You may find yourself saying things such as “I have everything under control” or “No, I don't have a problem." The denial can then turn into lying to the ones you care about the most to continue to hide your addiction. 

What Can a Benzo Overdose Look Like?

There are a few different symptoms you can look out for when determining if someone is overdosing on benzos. Common signs of benzo overdose include:

  • Confusion 

  • Dizziness 

  • Slurred speech 

  • Weakness 

  • Blurry vision 

  • Unresponsiveness 

  • Hallucinations

  • Coma 

  • Death 

Mixing benzos with alcohol is highly dangerous because they enhance the effects of one another. This increases the chances of an overdose, and alcohol is almost always present in benzo overdose cases. 

How You Can Detox From Benzos

The detoxification (detox) process is always the first step of addiction treatment. In most cases, it is also the most important. You can think of this as your fresh start or clean slate. The sole purpose of detox is to rid your body of the toxins from the drug. This way, you can begin the other treatment phases to achieve lasting recovery. 

However, during this phase, you also experience the most withdrawal symptoms because you are no longer taking the drug. Your body has gotten so used to the drugs at this point that it is unsure how to function without them. 

Medically supervised detox is vital because physicians can prescribe medications to help make the withdrawal symptom much more manageable. The detox process is especially tricky with benzos because once you stop taking them, your body stops producing GABA molecules, which provide feelings of calmness and relaxation. 

Withdrawal Symptoms You May Experience During Benzo Detox

Common withdrawal symptoms for benzos include:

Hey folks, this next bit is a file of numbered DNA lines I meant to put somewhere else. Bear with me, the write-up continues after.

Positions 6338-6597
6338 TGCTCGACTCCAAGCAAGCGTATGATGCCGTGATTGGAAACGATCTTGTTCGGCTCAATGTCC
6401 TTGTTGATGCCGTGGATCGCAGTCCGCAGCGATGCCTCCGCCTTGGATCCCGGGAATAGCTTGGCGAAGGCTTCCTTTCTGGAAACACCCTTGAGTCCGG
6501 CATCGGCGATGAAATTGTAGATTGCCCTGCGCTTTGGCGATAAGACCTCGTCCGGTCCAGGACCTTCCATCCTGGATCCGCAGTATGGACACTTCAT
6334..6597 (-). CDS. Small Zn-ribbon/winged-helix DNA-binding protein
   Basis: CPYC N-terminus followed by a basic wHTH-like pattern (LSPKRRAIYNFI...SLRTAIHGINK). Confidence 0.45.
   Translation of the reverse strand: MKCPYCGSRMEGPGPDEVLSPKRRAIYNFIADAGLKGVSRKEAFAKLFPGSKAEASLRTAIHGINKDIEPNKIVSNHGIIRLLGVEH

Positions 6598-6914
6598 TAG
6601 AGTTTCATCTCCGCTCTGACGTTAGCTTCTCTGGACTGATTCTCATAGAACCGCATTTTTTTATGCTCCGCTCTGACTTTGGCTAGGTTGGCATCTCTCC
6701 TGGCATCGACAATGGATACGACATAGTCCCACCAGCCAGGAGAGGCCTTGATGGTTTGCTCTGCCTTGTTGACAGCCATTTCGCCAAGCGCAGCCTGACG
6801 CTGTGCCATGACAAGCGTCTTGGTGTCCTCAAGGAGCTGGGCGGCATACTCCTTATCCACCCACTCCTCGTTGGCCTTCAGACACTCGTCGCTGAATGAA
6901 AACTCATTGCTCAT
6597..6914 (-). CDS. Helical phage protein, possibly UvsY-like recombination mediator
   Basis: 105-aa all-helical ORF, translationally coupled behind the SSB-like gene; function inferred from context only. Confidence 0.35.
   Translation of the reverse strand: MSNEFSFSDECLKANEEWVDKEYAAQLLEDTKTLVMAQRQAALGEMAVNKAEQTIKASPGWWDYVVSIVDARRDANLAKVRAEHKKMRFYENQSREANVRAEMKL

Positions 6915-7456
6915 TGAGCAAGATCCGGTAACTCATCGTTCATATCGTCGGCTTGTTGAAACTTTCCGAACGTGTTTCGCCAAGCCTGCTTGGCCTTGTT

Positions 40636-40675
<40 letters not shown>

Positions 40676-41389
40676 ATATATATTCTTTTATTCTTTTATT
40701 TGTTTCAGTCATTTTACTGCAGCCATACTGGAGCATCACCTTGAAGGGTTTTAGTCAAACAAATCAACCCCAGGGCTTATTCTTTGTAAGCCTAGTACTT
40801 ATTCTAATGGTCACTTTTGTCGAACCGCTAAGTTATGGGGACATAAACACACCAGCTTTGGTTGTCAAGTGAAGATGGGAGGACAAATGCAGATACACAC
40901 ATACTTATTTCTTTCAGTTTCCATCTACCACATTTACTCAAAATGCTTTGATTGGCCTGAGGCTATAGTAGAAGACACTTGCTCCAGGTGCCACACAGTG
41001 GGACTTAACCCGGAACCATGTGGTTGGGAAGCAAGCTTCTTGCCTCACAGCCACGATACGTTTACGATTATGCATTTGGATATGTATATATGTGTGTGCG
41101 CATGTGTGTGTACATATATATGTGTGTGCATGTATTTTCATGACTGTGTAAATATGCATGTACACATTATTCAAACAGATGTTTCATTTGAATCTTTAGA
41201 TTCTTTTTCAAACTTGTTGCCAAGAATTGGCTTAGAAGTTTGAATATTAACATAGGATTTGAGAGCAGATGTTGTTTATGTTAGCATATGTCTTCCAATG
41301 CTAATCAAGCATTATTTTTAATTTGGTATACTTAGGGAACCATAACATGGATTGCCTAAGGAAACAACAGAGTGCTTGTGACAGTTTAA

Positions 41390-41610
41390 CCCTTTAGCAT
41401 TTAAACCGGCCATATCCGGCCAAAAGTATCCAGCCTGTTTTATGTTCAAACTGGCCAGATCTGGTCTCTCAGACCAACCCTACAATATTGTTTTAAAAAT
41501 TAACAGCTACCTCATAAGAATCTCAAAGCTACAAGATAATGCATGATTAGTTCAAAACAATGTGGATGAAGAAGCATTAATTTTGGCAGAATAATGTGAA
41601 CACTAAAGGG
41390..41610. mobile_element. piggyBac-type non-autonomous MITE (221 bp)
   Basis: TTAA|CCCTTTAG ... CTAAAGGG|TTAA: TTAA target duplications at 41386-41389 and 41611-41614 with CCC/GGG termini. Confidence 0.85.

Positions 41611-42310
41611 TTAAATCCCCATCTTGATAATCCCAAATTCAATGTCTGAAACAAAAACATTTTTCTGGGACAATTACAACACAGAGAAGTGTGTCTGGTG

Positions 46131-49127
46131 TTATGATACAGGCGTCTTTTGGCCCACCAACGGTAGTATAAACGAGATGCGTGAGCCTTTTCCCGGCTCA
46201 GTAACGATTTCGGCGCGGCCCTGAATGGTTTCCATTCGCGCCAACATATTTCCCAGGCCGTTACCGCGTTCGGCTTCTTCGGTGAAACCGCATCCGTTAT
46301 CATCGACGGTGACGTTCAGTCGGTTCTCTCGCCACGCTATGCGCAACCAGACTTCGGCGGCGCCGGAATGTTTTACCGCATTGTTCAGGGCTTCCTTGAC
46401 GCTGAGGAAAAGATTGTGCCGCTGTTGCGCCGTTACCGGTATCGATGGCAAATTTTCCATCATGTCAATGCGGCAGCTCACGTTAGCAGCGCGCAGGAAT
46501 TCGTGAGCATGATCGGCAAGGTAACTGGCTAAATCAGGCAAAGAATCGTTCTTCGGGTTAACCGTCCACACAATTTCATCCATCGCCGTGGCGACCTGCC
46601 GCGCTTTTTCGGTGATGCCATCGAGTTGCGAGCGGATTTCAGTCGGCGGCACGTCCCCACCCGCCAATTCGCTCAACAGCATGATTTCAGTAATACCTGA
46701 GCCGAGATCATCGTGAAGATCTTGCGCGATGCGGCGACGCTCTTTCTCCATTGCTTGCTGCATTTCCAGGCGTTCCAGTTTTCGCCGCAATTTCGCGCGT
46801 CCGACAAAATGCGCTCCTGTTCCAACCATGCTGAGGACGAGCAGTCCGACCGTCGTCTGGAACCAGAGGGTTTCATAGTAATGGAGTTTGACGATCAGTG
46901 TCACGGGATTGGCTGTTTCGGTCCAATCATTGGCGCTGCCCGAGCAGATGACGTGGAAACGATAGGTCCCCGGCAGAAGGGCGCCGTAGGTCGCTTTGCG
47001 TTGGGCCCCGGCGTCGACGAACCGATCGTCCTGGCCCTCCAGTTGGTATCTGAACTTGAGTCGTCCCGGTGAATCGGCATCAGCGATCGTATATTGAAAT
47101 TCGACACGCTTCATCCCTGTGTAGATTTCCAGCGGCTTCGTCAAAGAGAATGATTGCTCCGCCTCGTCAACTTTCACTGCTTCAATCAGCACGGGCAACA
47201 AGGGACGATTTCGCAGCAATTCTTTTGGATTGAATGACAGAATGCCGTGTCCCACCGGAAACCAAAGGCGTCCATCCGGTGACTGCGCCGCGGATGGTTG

• Sleep disturbances 

  • Shaking and hand tremors 

  • Aggression

  • Anxiety and panic attacks 

  • Intense cravings 

  • Nausea and vomiting 

  • Hallucinations 

Next Steps: What Happens After Benzo Detox?

After you have successfully completed the detox phase, you can move on to the rest of the treatment program. This could either be an inpatient or outpatient drug rehab program. The program you participate in depends on you and your daily responsibilities; everyone is unique and will require different treatment approaches. 

For example, if you have struggled with a more prolonged and severe addiction to benzos, it might be more beneficial for you to participate in an inpatient treatment program. This involves living in a facility with staff and other treatment residents 24/7. 

An outpatient program is less structured and is ideal for someone who has daily responsibilities such as a career, going to school, or having to take care of children. An outpatient program allows you to keep living at home while completing treatment around your schedule. 

Both programs have their advantages. However, the important thing is getting help for benzo abuse. This dangerous addiction must be professionally treated.

Get Treatment for Benzo Addiction at The Edge Treatment Center

The Edge Treatment Center knows how dangerous benzo addiction can be. We use proven, evidence-based methods to treat addiction to Xanax, Klonopin, Valium, and more!

Don’t risk a benzo overdose. Contact The Edge Treatment Center today, and free yourself from benzo addiction.

CTA background

We’re Here to Help You Find Your Way

If you or a loved one is struggling with addiction, there is hope. Our team can guide you on your journey to recovery. Call us today.